Young fruit trees will likely not produce any harvest for a few years, and once they start, it can take another couple of years before you see a bountiful supply. The middle years of a fruit tree’s life are likely when you’ll see the best production and highest quality fruit from any fruit tree, including plants like lemon trees, key lime trees, satsumas, and more.
The truth is your fruit trees will not live forever. Although, of course, they will live for many years and bear fruit for most of those years but, as they age, the structure of the wood does as well.
Older wood requires more intensive care and maintenance than younger trees meaning it can become more expensive and time-consuming to keep up with the plant’s needs to produce lots of fruit still. Once they reach this stage of their life, the plant will also likely slow down or stop producing fruit altogether.
How long your fruit tree will thrive and continue producing fruit is hard to determine and depends on many factors. However, trees nearing 25 years of age are likely at the end of their fruit-bearing years. So if you still want to enjoy fresh fruit after that, you’ll likely need to consider replacing those elderly plants.
Replacing plants can be beneficial for more than just keeping up with production. Newer cultivars of your favorite varieties only continue to improve over time, meaning this round of fruit may be an even better product than what you were getting from that older tree.
You may even want to consider a dwarf size cultivar of your favorite grapefruit trees or a Meyer lemon tree which will take up even less room than the larger counterparts. These dwarf-sized fruit trees are also easier to trim, spray and harvest.
You could decide to buy a more mature fruit tree that’s already producing fruit or just a short time from producing fresh fruit. This will offer less waiting time before the first harvest and a larger plant in your yard.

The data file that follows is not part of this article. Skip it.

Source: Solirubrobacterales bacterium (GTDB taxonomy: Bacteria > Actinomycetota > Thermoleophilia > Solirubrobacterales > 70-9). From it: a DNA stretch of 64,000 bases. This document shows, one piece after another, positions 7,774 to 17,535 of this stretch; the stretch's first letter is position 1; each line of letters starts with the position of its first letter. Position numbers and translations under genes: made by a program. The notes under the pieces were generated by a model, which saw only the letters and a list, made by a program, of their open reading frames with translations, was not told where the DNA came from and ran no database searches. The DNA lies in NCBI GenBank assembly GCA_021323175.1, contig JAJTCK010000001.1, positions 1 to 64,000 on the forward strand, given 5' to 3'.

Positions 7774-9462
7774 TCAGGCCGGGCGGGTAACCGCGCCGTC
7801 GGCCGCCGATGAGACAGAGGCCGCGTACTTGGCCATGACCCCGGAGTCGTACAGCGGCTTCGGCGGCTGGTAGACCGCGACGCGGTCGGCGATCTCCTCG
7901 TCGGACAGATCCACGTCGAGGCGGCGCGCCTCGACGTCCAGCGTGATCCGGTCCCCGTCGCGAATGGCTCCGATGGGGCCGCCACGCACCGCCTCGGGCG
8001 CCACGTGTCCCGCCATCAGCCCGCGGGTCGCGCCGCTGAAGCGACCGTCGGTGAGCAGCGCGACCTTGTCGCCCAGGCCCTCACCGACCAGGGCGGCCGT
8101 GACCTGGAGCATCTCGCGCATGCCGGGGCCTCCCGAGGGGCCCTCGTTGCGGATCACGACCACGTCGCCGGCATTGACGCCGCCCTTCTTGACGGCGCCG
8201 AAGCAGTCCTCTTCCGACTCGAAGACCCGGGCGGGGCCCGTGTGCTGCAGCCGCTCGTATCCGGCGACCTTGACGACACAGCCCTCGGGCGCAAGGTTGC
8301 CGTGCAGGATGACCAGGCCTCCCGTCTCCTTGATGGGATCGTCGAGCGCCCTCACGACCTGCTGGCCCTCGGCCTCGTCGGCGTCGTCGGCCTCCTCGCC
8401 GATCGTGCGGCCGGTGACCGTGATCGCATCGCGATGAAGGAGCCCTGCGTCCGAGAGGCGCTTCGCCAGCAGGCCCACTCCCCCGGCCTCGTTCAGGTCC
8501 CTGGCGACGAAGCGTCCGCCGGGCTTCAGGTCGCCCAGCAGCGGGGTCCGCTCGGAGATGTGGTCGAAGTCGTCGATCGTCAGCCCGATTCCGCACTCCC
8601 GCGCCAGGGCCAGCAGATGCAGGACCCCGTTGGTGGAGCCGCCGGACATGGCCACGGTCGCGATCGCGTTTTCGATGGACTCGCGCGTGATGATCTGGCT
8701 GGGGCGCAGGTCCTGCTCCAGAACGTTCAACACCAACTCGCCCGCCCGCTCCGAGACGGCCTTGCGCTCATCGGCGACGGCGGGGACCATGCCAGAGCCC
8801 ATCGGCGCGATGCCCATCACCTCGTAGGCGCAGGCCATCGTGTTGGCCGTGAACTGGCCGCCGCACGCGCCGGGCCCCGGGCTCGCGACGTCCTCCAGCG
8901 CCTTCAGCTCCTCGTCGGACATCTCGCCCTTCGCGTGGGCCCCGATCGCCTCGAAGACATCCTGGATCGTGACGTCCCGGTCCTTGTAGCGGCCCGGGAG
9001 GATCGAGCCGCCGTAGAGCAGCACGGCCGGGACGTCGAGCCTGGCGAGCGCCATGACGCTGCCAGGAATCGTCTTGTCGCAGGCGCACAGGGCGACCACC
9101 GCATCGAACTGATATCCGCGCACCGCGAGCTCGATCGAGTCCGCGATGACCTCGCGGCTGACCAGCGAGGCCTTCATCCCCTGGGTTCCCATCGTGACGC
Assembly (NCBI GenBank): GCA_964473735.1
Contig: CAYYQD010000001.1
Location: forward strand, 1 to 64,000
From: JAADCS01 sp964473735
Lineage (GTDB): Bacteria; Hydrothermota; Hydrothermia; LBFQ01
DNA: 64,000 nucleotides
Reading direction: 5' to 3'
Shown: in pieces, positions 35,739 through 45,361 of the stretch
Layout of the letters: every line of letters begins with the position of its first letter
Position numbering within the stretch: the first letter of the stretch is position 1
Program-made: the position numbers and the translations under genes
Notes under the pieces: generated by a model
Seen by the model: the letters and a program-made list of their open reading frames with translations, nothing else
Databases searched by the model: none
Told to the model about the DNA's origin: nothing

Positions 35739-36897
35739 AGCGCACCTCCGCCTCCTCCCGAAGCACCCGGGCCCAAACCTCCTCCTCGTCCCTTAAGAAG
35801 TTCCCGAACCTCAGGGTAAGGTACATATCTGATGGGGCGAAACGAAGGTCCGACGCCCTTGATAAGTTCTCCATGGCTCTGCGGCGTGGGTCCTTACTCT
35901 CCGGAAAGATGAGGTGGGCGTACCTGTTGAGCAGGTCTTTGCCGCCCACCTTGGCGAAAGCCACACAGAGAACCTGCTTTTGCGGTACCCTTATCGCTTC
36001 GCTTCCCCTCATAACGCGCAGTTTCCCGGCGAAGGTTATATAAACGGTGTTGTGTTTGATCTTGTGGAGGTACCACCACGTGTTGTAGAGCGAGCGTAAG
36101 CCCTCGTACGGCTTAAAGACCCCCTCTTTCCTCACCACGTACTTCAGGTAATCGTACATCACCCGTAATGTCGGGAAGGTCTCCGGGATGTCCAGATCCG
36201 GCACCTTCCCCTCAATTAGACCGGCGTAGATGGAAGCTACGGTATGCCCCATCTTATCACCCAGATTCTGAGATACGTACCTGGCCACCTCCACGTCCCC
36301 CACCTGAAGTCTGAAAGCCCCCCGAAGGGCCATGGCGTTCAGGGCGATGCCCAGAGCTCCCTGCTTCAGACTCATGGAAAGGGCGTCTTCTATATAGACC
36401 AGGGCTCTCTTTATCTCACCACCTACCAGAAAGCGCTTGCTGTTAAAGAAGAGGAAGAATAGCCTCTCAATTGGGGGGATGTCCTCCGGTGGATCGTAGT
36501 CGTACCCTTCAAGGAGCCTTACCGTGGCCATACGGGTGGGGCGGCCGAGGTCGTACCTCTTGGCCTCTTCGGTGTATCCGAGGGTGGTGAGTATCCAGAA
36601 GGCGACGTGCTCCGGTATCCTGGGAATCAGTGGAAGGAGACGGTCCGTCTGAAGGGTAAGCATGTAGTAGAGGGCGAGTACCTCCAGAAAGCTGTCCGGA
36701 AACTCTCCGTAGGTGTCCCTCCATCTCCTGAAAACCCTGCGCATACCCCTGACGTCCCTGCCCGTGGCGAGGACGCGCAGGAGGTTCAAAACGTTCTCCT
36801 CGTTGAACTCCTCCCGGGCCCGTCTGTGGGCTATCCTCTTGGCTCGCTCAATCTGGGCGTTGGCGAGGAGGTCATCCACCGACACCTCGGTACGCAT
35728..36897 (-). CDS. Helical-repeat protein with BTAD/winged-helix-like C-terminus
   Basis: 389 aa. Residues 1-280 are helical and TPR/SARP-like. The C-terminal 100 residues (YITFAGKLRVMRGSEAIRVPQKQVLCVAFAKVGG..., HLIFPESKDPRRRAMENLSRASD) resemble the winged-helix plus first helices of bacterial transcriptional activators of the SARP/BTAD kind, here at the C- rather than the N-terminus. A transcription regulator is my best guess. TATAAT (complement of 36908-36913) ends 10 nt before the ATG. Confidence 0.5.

There is a benefit to purchasing a younger less-mature fruit tree over an older tree. When you buy and plant a younger fruit tree, it will take longer before you can harvest any produce, maybe even a few years. However, it will acclimate better to your yard and, in turn, will be more resistant to pest and disease problems because of the long-exposure to the environment during its lifetime. In addition, a smaller fruit tree is more likely to thrive.
As you can probably already tell, there are some benefits to planting a younger fruit tree as compared to one already planted or a more mature plant. Here are some additional benefits of planting a younger tree you may not have considered.
Pruning fruit trees is an essential part of their growing process to help the branches become strong enough to bear the load of all the fruit they will grow. Branches also need as much access to sunlight as they can get to grow strong.
Snipping branches and pruning twigs can be much easier on a younger fruit tree because the branches are smaller and more pliable, making the time spent pruning a lot shorter than with a more mature tree. It’s also easier to keep the tree a more manageable size when you can start trimming back at a young age. So no monstrous trees that require ladders for harvesting.
As mentioned, newer cultivars are improved versions of the older fruit trees you may already have planted. This means choosing a new younger tree can result in an even better harvest of tastier fruit than the 10 or even 5-year-old tree of the same variety. Therefore, it will benefit you in the long run.
One more thing to consider when picking out a fruit tree for your yard doesn’t have to do with age but the type of cultivar the tree is.
Many fruit trees will grow upwards of 20 ft in height and with an impressive diameter too. However, this can make trimming, harvesting, and maintaining tree health even more difficult if you can’t easily reach branches. It’s also important to recognize that a tree that takes much longer to finish growing (aka a larger tree) will take much longer to yield a harvest too.
Modern cultivation and gardening have partially solved those problems with dwarf cultivars of your favorite fruit trees. Instead of a 25 ft tree, you’ll have an 8-10 ft tree. This is going to take less time to grow to maturity and, in turn, hopefully, produce a harvest faster. The smaller stature of the trees will also make maintenance and harvesting more manageable and safer than with a larger fruit tree, plus they’ll take up less space in general.
So now you know mature trees in their prime will produce the best harvest, whereas young trees will take time to grow fully, and older trees will start to decline in fruit production as they reach the end of their lives. You’ll need to consider what this means for the fruit trees you already own or those you’re looking to put in.
When you need to replace some older trees or are looking for a brand new cultivar, consider getting an avocado tree for sale along with all your other favorite fruit trees. You’ll find the perfect new addition to your backyard garden and a plant that will produce delicious fresh fruit for many years to come.